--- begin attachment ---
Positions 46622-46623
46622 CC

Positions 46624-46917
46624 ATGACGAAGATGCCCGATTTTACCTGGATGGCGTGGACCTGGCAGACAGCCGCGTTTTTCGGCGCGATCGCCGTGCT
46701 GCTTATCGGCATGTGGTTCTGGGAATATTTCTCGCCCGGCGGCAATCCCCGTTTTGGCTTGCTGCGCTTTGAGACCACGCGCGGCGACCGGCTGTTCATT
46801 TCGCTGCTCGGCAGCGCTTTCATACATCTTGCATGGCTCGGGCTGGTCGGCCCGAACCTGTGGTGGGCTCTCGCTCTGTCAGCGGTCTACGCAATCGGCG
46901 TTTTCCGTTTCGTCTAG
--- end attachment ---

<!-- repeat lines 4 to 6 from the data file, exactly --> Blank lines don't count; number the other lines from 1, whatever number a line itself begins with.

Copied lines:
46624 ATGACGAAGATGCCCGATTTTACCTGGATGGCGTGGACCTGGCAGACAGCCGCGTTTTTCGGCGCGATCGCCGTGCT
46701 GCTTATCGGCATGTGGTTCTGGGAATATTTCTCGCCCGGCGGCAATCCCCGTTTTGGCTTGCTGCGCTTTGAGACCACGCGCGGCGACCGGCTGTTCATT
46801 TCGCTGCTCGGCAGCGCTTTCATACATCTTGCATGGCTCGGGCTGGTCGGCCCGAACCTGTGGTGGGCTCTCGCTCTGTCAGCGGTCTACGCAATCGGCG